Magazine Archive

Home -> Magazines -> Issues -> Articles in this issue -> View

Article Group:
Mixing It!

Didgital recording

Article from The Mix, June 1995



Graham Wiggins is the kind of softly-spoken American you might expect to see on a TV science programme, animatedly explaining the principles of particle acceleration. Had he persisted with his Physics post-doc, it might have been that way. Instead, he developed an talent which combines art and science in equal measure, and leaves only his audience breathless. In the circumstances, it was perhaps inevitable that this master of ancient Aboriginal didgeridoo should have his PhD parodied with the sobriquet, 'Dr Didg'.

Graham's fascination with this naturally-occurring instrument dates from the early 80s, but it was not until he lived and studied with the people of Australia's Elcho Island that he perfected the didgeridoo's unique 'circular breathing' style. It's the technique which gives the instrument its natural rhythm, but which it can be hazardous to practice at speed, or for longer than a minute at a time. Air gulped and expelled this fast has no chance to reach the lungs, and can leave the player oxygen-starved. Under normal circumstances, it restricts the instrument's musical applications, but digital technology has enabled Graham to re-invent the didgeridoo as a versatile rhythmic medium.

His secret weapon is the digital delay, a device which enhances his instrument's repertoire without compromising its live component. It's a uniquely successful marriage of ancient and modern, which Graham attributes, at least in part, to tonal similarities between analogue oscillators and the elastic rasp of the didgeridoo.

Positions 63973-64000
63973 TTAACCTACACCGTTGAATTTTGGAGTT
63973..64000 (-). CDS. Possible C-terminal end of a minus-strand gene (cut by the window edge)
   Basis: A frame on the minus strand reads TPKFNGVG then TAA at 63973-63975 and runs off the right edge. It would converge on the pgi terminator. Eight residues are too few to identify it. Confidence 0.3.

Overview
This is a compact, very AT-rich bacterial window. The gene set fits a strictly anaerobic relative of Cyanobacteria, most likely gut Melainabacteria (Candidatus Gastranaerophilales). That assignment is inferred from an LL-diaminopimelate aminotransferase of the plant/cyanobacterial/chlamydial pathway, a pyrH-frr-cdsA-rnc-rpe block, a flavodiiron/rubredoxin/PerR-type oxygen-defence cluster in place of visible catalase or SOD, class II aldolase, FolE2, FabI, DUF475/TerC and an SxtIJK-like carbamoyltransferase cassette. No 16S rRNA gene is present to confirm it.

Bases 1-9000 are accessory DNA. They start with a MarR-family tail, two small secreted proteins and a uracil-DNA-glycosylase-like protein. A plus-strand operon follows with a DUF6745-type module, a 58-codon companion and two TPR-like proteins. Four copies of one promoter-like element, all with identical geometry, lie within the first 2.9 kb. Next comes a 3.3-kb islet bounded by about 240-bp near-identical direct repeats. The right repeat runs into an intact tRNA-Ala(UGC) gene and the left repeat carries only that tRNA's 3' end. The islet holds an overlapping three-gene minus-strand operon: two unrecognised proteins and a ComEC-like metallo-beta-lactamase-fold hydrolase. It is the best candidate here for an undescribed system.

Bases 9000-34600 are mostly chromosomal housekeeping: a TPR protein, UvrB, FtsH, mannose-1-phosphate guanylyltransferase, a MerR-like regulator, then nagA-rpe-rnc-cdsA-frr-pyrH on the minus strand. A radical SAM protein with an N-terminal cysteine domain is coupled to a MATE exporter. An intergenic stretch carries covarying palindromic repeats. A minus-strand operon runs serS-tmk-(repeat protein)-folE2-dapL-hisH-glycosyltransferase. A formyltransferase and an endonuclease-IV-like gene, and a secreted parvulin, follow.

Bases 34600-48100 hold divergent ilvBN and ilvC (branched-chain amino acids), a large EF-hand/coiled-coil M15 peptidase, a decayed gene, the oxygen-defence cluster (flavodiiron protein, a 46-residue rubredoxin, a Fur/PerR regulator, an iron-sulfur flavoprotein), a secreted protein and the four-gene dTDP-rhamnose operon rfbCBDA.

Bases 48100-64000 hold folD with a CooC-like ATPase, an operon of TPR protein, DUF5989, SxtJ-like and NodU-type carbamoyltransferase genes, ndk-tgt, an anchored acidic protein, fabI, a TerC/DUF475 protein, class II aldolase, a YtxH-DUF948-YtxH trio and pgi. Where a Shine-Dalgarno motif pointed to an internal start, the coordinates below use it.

His 'live sampling' style does, however, require particular attention to instrument-miking. The problem is to provide adequate shielding, without inadvertently creating an acoustic extension to the instrument. The answer was a triangular cradle, which keeps a C1000 condenser mic at a distance of 4"; close enough to prevent reverb from guitar and drums, yet far enough away to keep bass boost to a minimum.

Graham's previous band, Outback, excited international attention with two albums on the Hannibal label, Baku (1991), and Dance The Devil Away (1992). Each of them topped Billboard's World Music chart, and established the didgeridoo on the festival circuit. WOMAD and Glastonbury spawned dance tangents, with the instrument popping up on The Beloved's first album, and a host of other rave tunes of the day. But it was more ornamental than integral, a status which Graham is at pains to improve. Nor did the 'Outback' name challenge our preconceptions, or assert the versatility of the instrument. Whatever their artistic values, it was a marketing mistake.

Oxford, whose streets were good to Graham as a busker, nowadays boasts a vibrant live music scene, and cosmopolitan mix of traditions and styles. It is these crosscurrents which inform and inspire the new, instrumental album which Graham has recently recorded with fellow Oxford musicians Ian Campbell (drums) and Mark Revell (guitar).

The didgeridoo is more an extension of the human voice than many instruments, but that's not why Dr Didg have eschewed vocals for Out Of The Woods. Language is an ethnic thing. English is an ethnocentric thing. American English is a rock'n'roll thing. It's a can of worms which gives critics a chance to air their prejudices, and record shops somewhere to file you. Perhaps Dr Didg will only be ready for vocalists when they have an endless supply, each of whom can be juxtaposed with foreign elements.